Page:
Broader Term/Narrower Term relationships create thesaurus hierarchies, i.e., sequences of class relationships that may extend upward more generally or downward more specifically through several levels. At any point in the hierarchy, Broader Term/Narrower Term designations refer upward or downward only to the next most general or specific level. However, by tracing these references, a complete hierarchy or "family tree" can be approximated.

Related Terms
Terms referenced by the Related Term designation bear a close conceptual relationship to the Main Term, but they do not share the direct class/sub-class relationship described by the Broader Term/Narrower Term relationship. Related Terms are always entered reciprocally. They should be considered for use as other appropriate search terms.

Class Politics

Related Terms
Class Relations
Labor Relations
Social Class
Worker Consciousness
Working Class

Searchable Fields

Field Name


Search Examples & Explanation





We use the journal-provided abstract with little or no modification, or have members from our editorial team write an abstract from scratch, drawing on the article’s text and concepts. Our team’s goal is to make the article’s point as clearly and succinctly as possible.



(school dropout)

Enter keyword(s) without a field code label to search the entire record.




AU(Wacquant, Loic)

Use to find documents written by a particular author. 

Author Affiliation


AF(Glasgow Caledonian)

Use this field to retrieve documents associated to a particular institution

Classification Codes



CC(sociology: History and Theory)

Classification Codes indicate a broad subject area and represent the major focus of the article. Sociological Abstracts identifies 29 broad areas of sociology and includes 95 specific sub-headings. The classification codes can be searched by numeric code or word.

For a full list of Classification code click here.



ORG("World Health Organization")

Search for a company or other organizations featured prominently in an article. There is a Look Up link available after selecting ORG from the dropdown or insert your own organization name.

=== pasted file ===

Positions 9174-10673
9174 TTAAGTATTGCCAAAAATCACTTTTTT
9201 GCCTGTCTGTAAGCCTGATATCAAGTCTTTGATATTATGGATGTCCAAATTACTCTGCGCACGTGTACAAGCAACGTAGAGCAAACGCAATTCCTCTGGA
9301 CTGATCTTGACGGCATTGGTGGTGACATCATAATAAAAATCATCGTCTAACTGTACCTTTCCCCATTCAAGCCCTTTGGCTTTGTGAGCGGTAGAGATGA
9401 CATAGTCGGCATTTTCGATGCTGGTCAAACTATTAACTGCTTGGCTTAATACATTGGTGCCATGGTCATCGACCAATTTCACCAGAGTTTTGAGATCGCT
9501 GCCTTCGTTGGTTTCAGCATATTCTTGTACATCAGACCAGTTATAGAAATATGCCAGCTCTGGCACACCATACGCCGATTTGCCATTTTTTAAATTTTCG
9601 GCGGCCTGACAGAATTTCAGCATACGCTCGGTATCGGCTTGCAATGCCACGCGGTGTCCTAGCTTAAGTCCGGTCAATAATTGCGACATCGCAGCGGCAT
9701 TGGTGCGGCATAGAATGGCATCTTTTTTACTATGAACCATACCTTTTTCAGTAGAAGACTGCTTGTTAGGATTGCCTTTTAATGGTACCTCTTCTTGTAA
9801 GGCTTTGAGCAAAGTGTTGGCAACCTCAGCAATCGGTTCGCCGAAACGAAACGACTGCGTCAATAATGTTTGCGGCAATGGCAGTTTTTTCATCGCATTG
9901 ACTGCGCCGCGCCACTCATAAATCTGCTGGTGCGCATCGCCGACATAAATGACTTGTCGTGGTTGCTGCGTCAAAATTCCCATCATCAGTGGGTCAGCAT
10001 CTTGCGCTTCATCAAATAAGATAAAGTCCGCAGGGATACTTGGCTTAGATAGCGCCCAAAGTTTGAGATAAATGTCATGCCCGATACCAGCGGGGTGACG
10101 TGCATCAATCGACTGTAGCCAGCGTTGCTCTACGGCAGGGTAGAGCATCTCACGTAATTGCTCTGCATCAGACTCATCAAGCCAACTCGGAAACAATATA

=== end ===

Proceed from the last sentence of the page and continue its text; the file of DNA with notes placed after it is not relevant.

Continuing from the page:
It is best to use quotation marks for organizations that have multiple words.

Document Title


TI(Life-Satisfaction in Post-Soviet Russia and Ukraine)

Locates the occurrence of search words in the title of the article.

Identifiers (keywords)


IF(addiction without drugs)

The Identifiers field has been used since 1998 to provide vocabulary that is not accessible through the controlled terminology of the Thesaurus. The natural language terms found in the Identifiers field reflects new or developing concepts in sociology that are not yet added to the Thesaurus. Prior to 1998, the Identifiers field was used to provide an "abstract of the abstract," and listed the dependent and independent variables under investigation, population, methodology, and geographic location of study.





This search field looks for the eight digit International Standard Serial Number (ISSN), where available. Hyphens are optional.




Search for a specific geographic area or location from the indexed fields. To find locations named in articles, consider a keyword search anywhere or in the Document Title.




Use to find articles about a person.

Publication Title


PUB(journal of family violence)

Used to search by a specific publication or publications. You can use the index to browse the list of publication included in Sociological Abstracts.



PB(Society for Applied Sociology)

Used to retrieve documents from a specific publisher.

Place of publication



Use to retrieve publishers located in a specific country. This information will display in the publisher field in the full record.

Resource Location



This information will display in the field called URL.

Subject Heading(All)


SU(family structure)

Use this to search controlled vocabulary from the Sociological Abstracts thesaurus. For more information on the Sociological Abstract Thesaurus see the box on the left. Terms searched will also be searching Classification and Identifiers.

Look Ups and Browsable Indexes

Sociological Abstracts offers four Look ups or browsable indexes, so you can easily find spelling or format variations of, for example, an author's name or a journal title. You can find the Look up links in the advanced search page and they are available for the following searchable fields: author, publication, subject and classification code. For a description of these fields, please see the searchable fields table to the right. 

Note: Look ups are also available from the Command Line search (through the Look up terms link).

To use and locate a Look up or browsable index, select the field from the advanced search pull-down menu. If a Look up is available, under the search row you will see a link to the Look up. Other Look ups and browsable indexes will be listed in the Limit To section of the advanced search page.

Select the Look up link and then you will see a browsable and alphabetical index for that field. There are some indexes that will not display an alphabetical list before searching for the term, rather you will have to enter a term first, and then the alphabetical list of matches will display.

Once you locate the index term that you would like to add to your search, mark the item, and then click the Add to search button. The index term will now appear in the advanced search form along with the appropriate pull-down menu selection.